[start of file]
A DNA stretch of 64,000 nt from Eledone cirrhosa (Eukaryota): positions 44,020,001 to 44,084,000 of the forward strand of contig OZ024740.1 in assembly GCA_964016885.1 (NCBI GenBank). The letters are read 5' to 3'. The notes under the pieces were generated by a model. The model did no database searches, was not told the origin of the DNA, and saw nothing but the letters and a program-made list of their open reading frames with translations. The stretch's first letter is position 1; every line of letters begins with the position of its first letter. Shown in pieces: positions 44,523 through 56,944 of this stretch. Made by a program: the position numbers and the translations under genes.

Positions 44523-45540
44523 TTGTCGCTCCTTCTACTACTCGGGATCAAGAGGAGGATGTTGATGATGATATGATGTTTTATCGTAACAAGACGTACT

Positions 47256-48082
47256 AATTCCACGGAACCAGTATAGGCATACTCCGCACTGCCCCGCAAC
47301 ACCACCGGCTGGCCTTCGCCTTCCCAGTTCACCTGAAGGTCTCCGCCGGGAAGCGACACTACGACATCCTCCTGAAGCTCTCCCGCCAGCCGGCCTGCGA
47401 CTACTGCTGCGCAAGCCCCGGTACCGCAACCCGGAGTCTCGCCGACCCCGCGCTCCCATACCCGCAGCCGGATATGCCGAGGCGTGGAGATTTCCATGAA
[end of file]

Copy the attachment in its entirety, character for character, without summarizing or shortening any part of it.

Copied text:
A DNA stretch of 64,000 nt from Eledone cirrhosa (Eukaryota): positions 44,020,001 to 44,084,000 of the forward strand of contig OZ024740.1 in assembly GCA_964016885.1 (NCBI GenBank). The letters are read 5' to 3'. The notes under the pieces were generated by a model. The model did no database searches, was not told the origin of the DNA, and saw nothing but the letters and a program-made list of their open reading frames with translations. The stretch's first letter is position 1; every line of letters begins with the position of its first letter. Shown in pieces: positions 44,523 through 56,944 of this stretch. Made by a program: the position numbers and the translations under genes.

Positions 44523-45540
44523 TTGTCGCTCCTTCTACTACTCGGGATCAAGAGGAGGATGTTGATGATGATATGATGTTTTATCGTAACAAGACGTACT

Positions 47256-48082
47256 AATTCCACGGAACCAGTATAGGCATACTCCGCACTGCCCCGCAAC
47301 ACCACCGGCTGGCCTTCGCCTTCCCAGTTCACCTGAAGGTCTCCGCCGGGAAGCGACACTACGACATCCTCCTGAAGCTCTCCCGCCAGCCGGCCTGCGA
47401 CTACTGCTGCGCAAGCCCCGGTACCGCAACCCGGAGTCTCGCCGACCCCGCGCTCCCATACCCGCAGCCGGATATGCCGAGGCGTGGAGATTTCCATGAA